I learned later that Viaggo Winery was considered a “venue” for weddings more than a place for excellent wine. While we were sitting at our table, a large group of chatty and giggly young women arrived, and the wine steward was all over welcoming them to the property. To him, I am pretty sure two old ladies ordering a single wine flight were chopped liver.

After a disappointing day visiting Lodi Lake and Viaggo Winery, we returned to the MoHo. I still wanted to see the Michael David Winery, (even if you haven’t bothered to click on the links, don’t miss this one ) just a few short blocks east of the RV Park. We discovered that visiting wineries could be very limited by timing. Most of the wineries we visited were open from noon to five on weekdays and often closed on Mondays and Tuesdays.

We settled at the outdoor tasting bar at Michael David just 15 minutes before the last tasting. The wine steward offered us a menu, but I was disappointed that several wines were types we weren’t interested in tasting. I told him we were in Lodi to experience Old Vine Zins, and he said under his breath, “I am not supposed to do this, but what the heck.” He poured a glass of one of the zins for Mo and a glass of the best zin they had for me at the cost of two tastings. He was fun, the grounds were beautiful, and by the time we finished our wine, both of us were feeling quite content about the ending of the day.

Our exploratory visit to Lodi ended on a good note. Considering that we drank the equivalent of two glasses of wine each day, I don’t think we overdid. We bought three bottles of wine, not the least bit excessive. Maybe that last bottle of Old Vine Zin from an estate vineyard at Michael David was a bit extravagant, and we will save that one for a celebration of something fabulous.

The Applegate Wine Trail

The Applegate Wine Trail (link)

Gayle, Sue, and Mo after that first wine flightapplegate wine trailI enjoy a good glass of wine, two buck chuck or a really fine glass of Pinot Noir, it’s all fun. I spent a lot of years in California, and went wine tasting with friends in the Napa Valley when tastings were free. I am certainly not educated about wine, and usually have to read the label to know what I am supposed to be thinking when I taste something. My palate is just barely sophisticated enough to recognize oak-ey, which I love, and a few others now and then. Going wine tasting always seems to be a bit more than I want to tackle on my own, and Mo and I will drop into a tasting room now and then if it isn’t pretentious and looks like fun.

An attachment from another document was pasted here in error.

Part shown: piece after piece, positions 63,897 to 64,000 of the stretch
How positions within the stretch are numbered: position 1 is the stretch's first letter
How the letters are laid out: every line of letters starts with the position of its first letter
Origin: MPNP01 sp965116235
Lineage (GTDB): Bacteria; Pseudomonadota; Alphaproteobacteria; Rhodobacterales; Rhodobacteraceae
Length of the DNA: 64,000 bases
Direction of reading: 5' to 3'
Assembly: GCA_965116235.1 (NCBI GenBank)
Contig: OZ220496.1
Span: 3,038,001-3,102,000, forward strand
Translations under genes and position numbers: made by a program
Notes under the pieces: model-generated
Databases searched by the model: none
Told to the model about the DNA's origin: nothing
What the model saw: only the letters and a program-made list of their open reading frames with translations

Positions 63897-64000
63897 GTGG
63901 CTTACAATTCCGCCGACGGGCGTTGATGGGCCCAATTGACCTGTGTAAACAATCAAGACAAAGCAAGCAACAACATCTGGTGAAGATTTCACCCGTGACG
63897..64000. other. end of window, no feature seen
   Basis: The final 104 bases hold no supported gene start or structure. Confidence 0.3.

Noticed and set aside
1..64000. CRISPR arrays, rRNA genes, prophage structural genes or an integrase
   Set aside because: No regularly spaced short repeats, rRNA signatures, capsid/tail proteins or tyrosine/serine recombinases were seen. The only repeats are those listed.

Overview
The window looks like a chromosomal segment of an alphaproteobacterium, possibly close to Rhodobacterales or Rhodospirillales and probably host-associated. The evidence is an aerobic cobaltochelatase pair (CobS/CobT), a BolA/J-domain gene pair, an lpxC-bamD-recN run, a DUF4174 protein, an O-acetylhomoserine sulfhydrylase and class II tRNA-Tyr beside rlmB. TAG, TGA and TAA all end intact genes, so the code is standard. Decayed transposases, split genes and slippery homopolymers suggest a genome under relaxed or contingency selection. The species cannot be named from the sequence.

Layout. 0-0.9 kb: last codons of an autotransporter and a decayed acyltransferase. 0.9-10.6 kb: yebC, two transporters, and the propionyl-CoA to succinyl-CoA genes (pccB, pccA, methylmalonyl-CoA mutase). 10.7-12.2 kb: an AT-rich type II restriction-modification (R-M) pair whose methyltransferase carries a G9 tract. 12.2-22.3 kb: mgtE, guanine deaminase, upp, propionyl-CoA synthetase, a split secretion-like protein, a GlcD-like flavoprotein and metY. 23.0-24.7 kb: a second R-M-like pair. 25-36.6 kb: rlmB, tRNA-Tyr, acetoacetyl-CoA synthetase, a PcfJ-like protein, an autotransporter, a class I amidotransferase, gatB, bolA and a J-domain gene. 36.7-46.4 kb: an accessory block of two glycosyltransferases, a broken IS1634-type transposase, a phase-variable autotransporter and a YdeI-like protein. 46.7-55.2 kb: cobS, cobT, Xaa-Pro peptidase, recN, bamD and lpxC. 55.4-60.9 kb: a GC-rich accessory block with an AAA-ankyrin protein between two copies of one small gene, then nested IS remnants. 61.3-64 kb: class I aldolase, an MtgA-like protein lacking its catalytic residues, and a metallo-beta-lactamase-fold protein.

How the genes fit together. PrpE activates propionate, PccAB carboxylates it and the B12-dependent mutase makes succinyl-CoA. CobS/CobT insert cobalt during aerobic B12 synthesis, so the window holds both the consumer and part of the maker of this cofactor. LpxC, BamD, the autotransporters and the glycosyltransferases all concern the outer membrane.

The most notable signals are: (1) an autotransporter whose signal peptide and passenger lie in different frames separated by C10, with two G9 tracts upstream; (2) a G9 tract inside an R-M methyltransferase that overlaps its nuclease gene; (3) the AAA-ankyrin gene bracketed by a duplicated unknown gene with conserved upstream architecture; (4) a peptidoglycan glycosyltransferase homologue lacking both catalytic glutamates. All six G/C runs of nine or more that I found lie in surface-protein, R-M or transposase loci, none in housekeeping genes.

Enter our neighbors and friends, Wes and Gayle. We couldn’t ask for better neighbors, but I am a bit sorry that they are only here in the summertime. The advantage of this is that we can visit their gorgeous Tucson home during the winter months if we get down that way. Having them here in the summer is great for selfish reasons as well, since they are our house sitters when we are gone and Wes does a mean job of taking care of the lawns.

first stop the Valley View Winery near RuchWes and Gayle know how to travel and how to have fun, and one of the things they do periodically is travel the Applegate Wine Trail between Medford and Grants Pass. We all decided to spend a sunny summer day together enjoying the beautiful vineyards and wineries on the Applegate. It was fun for us since Wes did the driving and they both know the area well, including which wineries we wouldn’t want to miss and which ones might be something to save for the next trip.

beautiful gardens at the Fiasco WineryI spent most of the day in awe of the incredibly gorgeous blue skies, with just enough puffy clouds to make it interesting, breathing in the fresh air and trying to capture the brilliance of the summery moments with my camera. I couldn’t capture the smell of the grape vines, and hard as I tried, I couldn’t capture the feel of the summer breezes filled with the fragrance of rich soil, moist riverbanks, lush flowers, and leaf heavy maples, oaks, sweet gums, and all the other unnamed deciduous trees we can’t grow on our side of the mountain.

so I did!  He really was a cheery guy and very knowledgeable.  The girl is studying at OIT in Klamath Falls but works here in the summerOf course, the happy ambience created by a few tastings of vino certainly added to the warm, fuzzy feelings that I carried around with me all afternoon. Spending time with good friends doing happy things was wonderful as well.

We started at the southern end of the valley, near Ruch, Oregon, just a few miles west of Medford and Jacksonville. Valley View Winery  was one of the first in the Applegate, and while the website says it was first established in the 1850’s, the attendants mentioned that when they opened their tasting room in the early 70’s they were one of only 4 wineries in the valley.  Now there are 20 and more coming every year.